Three weeks ago, I finally got my new wheelchair. And, when I use the word “finally” I really mean it— for I began the insane process of getting a new motorized wheelchair over ten months ago. That’s a considerable amount of time. It doesn’t take folks this long to buy a new car— which is surprising given my new wheelchair costs just as much as a Ford Focus.
But, honestly, ten months is a long time to spend working on getting a medical device that helps you, well— survive. Try imagining all the things that could be accomplished in a similar amount of time. Have you ever thought about this? Well, I have. Because I’ve had ten months to do so.
So, here goes.
Elizabette’s List Of Things That Take Ten Months To Do
- You can gestate a full-sized human baby. Should you desire to do so, this also includes a few extra weeks to breastfeed. (Hopefully, you live in a society that allows you to do it freely in public and not hidden away in a cave like a troll.)
- You could learn a new language.
- If you’re a white man, you could go on a 16th-century ocean voyage around the world to “discover” places that already exist.
- You could plant, grow and harvest a vegetable garden.
- You could serve a full prison sentence for raping an unconscious woman. (But, don’t worry— you’ll probably get out in only three months.)
- You could become a licensed electrician.
- You could write a book.
- If you’re Donald Trump, you could read a book… Just kidding! (He doesn’t read.)
But, instead of doing any of these things, I spent ten months of my life jumping the bureaucratic hoops to get a new motorized wheelchair.
It would be natural to think that I’d be ecstatic when the new wheelchair finally arrived. But, I wasn’t. This isn’t to say that I wasn’t happy. I was, of course. Obviously. But, the arrival of the new wheelchair heralded the most critical (and hopefully final!) stage of the process.
Making sure the wheelchair fits.
You’d think this would be a given. That all the measurements taken by the wheelchair provider would be accurate. That it would be simple to fit me into a wheelchair that was custom-built for me.
But, it is not.
Three weeks ago, when my new wheelchair rolled into my house, right away I saw a problem. It was over three inches too wide. That’s a lot. Yes, my ass is big. But, no, it’s not that big.
“Uhm… just wondering… did Howard Taft order a wheelchair? And, if so, did I get it by mistake?”
The wheelchair technician, Raul, looked at me— then looked at the new chair:
“Yeah. You’re right, this chair is way too big.”
I felt dread pool in my gut. My mind began to run with an assortment of cuss words. In various languages. (Don’t forget, I had ten months to work on my vocabulary.) Would they have to send the damn chair back? Would we have to start again? Was there a chance that I wouldn’t cry in despair??
My spiraling thoughts were interrupted when Raul said:
“Don’t worry. I think I can shrink it down.”
I was dubious. It was unlikely he carried shrinking potion from Alice in Wonderland in his toolbox.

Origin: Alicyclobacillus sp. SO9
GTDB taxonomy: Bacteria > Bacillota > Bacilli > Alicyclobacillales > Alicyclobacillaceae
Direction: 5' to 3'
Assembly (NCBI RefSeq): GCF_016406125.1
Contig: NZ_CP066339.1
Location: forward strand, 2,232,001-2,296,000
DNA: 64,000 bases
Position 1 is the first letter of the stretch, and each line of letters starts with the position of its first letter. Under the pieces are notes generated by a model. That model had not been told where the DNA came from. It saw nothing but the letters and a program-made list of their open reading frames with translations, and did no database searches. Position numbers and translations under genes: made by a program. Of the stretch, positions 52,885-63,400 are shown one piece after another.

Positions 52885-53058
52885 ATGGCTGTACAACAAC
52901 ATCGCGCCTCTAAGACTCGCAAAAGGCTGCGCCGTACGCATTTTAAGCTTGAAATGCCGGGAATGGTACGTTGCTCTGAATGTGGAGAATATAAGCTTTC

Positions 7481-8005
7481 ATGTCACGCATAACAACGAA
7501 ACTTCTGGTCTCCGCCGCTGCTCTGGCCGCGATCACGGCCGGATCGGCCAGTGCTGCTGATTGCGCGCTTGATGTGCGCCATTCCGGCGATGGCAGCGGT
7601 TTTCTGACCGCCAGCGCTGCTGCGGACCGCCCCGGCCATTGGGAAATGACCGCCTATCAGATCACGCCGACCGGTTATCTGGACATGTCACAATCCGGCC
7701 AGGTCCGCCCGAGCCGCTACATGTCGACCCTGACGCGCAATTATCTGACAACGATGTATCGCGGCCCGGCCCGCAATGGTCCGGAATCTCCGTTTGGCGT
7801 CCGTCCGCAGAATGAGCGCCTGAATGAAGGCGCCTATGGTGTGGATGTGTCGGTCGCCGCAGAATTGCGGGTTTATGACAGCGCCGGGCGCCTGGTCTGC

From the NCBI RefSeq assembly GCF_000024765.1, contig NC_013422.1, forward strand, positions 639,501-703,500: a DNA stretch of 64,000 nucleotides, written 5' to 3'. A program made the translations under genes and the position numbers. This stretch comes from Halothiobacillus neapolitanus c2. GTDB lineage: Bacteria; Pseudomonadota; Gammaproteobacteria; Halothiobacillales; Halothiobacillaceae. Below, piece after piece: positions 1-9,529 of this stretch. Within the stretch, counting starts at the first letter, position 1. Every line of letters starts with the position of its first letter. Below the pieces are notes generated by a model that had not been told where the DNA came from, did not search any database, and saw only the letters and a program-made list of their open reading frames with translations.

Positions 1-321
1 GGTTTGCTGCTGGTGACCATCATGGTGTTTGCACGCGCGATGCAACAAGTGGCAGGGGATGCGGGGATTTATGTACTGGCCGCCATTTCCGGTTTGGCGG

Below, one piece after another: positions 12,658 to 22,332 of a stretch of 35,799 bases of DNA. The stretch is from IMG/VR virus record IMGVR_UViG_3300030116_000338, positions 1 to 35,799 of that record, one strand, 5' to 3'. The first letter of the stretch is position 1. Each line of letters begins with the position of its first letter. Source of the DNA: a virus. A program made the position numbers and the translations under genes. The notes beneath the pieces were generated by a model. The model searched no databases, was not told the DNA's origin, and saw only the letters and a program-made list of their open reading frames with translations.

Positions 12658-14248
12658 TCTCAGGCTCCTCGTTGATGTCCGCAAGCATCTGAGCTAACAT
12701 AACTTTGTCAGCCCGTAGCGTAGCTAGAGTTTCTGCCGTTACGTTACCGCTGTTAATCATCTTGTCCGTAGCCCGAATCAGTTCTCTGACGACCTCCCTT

Over the next hour, he dissembled my new wheelchair in the middle of my living room. Pieces were scattered everywhere. It was like a really expensive LEGO set had barfed all over the carpet. Then, we began to strategize new ways to use the existing parts. Using different configurations. And, slowly, my new wheelchair began to take shape.
Nearly three hours after arrival, we did it. I was seated, driving, and fairly comfortable, in my new (smaller!) wheelchair. It was a feat of engineering, creativity and luck— which, come to think of it, is the essence of life with a complex disability. But, for while the chair is functional and comfortable, there’s a small (yet, large!) difference. I’m sitting over an inch lower than I was in my old wheelchair.
Another key part of life with a disability? Learning to adapt. This skill is essential. And, unfortunately, in a world that’s not always accessible, it’s a survival tool, as well.
An inch may not seem like a big difference. But, when you have everything in your daily life and routine adjusted to a very specific height, this is significant. For example, imagine if aliens came down from outer space with a technology that transferred your head onto another person’s body. How would you feel?
Probably pretty awkward.
(And, no, Will Smith and Tommy Lee Jones won’t be able to save you.)
Adjusting to the new wheelchair feels very much like that. Even with most aspects being similar (if not nearly identical!), it’s still a challenge. In fact, I’m currently typing this on my desk that I had to recalibrate to fit the new ‘me.’
Honestly, it’s going fairly well, but oddly, on my computer keyboard, I’m now having trouble reaching the key for the number ‘nine.’ I’m sure I’ll figure out an adaptation for it eventually, though. But, in the meantime, I suppose I could refer to the number as 8+1. Although, if I’m feeling especially tired, it might be best if I spell it as 5+4 since those keys are closer together.
We’ll see. It’s not as if numbers are all that important, anyway.
Nonetheless, I must roll onward in this new set of wheels. If you see me, though, please don’t comment on how I’ve grown shorter (yes, this has already happened to me twice).
Also, just because the top of my head is now more within your reach, don’t take that as an invitation to pat me on the head like a cocker spaniel. And definitely don’t ruffle my hair the way your uncle Tony greets every child he meets under the age of 8+1.
Because I really hate that.